Does This Cracked Tooth Need Endo?
This Case of the Month features a problem that is becoming more common every day – Cracked Tooth Syndrome. Many cases are referred to me because the referring dentist suspects that the tooth has a crack but is not sure whether endodontic treatment is indicated. This could be because they are not sure how deep the crack is and whether it involves the pulp. Or, in some cases, once the cracked portion of the tooth is removed, the remaining tooth structure is insufficiently strong to retain the restoration. In that situation, elective endodontics is required, NOT because of the actual damage caused by the fracture ( the pulp is normal) but because a post space is required to properly retain a core restoration and eventual full cuspal coverage.
The first test involved application of biting forces to a standard cotton roll. As we advanced from tooth to tooth, we asked the patient to chew on the roll once and then release. When we got to this molar, sensitivity occurred upon release, again another classic sign. Having identified the tooth , we now tried to identify which portions of the tooth were weak. A Tooth Slooth was applied to each cusp individually until we found that the Mesio-Lingual cusp yielded a positive sharp response. We had our culprit. But the question remained…how do we deal with this? Exactly how “Cracked” was the tooth? How far did the crack go? Did it need endodontic treatment? We would need to remove the restoration to find out more.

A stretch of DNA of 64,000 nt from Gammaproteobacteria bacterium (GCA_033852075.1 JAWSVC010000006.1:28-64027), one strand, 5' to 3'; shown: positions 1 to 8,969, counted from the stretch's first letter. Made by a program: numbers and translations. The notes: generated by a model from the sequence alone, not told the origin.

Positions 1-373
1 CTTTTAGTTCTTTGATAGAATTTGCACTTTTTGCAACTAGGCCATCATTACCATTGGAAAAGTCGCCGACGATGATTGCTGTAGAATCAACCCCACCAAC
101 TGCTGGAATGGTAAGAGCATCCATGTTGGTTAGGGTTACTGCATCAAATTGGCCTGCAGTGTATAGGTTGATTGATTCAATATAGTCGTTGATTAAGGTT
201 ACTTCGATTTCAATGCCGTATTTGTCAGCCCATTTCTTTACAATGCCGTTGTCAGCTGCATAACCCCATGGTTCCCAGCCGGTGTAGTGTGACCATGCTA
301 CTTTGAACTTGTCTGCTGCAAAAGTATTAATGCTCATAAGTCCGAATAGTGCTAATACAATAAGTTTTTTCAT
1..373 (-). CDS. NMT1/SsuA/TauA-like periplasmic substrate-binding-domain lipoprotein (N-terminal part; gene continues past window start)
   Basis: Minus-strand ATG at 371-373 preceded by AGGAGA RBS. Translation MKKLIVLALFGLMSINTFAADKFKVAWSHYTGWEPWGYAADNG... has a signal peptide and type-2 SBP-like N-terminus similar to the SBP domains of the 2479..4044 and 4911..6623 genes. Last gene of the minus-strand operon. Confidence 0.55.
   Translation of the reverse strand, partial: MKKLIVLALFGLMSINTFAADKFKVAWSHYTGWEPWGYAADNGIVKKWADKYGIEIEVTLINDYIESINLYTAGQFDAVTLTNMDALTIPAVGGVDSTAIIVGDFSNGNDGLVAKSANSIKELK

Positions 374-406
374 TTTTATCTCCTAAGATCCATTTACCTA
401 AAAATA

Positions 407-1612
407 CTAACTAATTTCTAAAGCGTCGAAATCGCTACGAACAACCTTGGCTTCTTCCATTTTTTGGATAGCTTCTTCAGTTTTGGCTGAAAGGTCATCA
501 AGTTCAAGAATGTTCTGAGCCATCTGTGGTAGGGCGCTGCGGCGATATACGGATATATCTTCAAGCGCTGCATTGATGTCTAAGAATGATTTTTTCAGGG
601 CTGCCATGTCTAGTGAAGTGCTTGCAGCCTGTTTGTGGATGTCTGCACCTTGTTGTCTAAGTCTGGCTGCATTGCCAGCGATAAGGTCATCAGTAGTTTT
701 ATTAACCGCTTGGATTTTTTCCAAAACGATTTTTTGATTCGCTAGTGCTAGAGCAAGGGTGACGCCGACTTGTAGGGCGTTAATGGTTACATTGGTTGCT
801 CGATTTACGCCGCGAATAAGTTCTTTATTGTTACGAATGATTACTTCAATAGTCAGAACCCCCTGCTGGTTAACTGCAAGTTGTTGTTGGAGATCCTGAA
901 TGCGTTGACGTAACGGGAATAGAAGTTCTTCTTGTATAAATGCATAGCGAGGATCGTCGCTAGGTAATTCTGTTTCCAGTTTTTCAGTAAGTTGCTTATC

Application of a small amount of force to the cusp with the back of a mirror handle resulted in a break at the level just below the gingival crest. ( Although removing weak portion of teeth by causing “intentional” cusp fractures such as this seems drastic. It is certainly better than attempting to salvage the cusp, only to have it break later at a far more subgingival level. That can sometimes result in the need for crown lengthening procedures or extraction if the break is too far apical to be treated.)
We obtained a nice clean surface with no signs of pulpal involvement.
Having determined that the pulp was not involved, we now moved to the stage where we evaluate whether elective endodontics is required. This molar appeared to have good support for the remaining cusps. No other evidence of fractures was visible and the tooth was not in particularly heavy occlusion. I decided that elective endodontic treatment was not required and the case was restored interim with a dressing of IRM.
The patient was asked to monitor the area for a few weeks to confirm symptoms were gone. Correspondence ( including these pictures) was sent to the referral explaining my findings .
It was then up to the restoring Dentist to determine how best to restore the tooth (onlay? Crown?). It is possible that we may have saved the tooth from having further Endodontic treatment, but that will depend on the integrity of the rest of the tooth, the restoring Dentist’s treatment plan and the pulpal response to further restoration.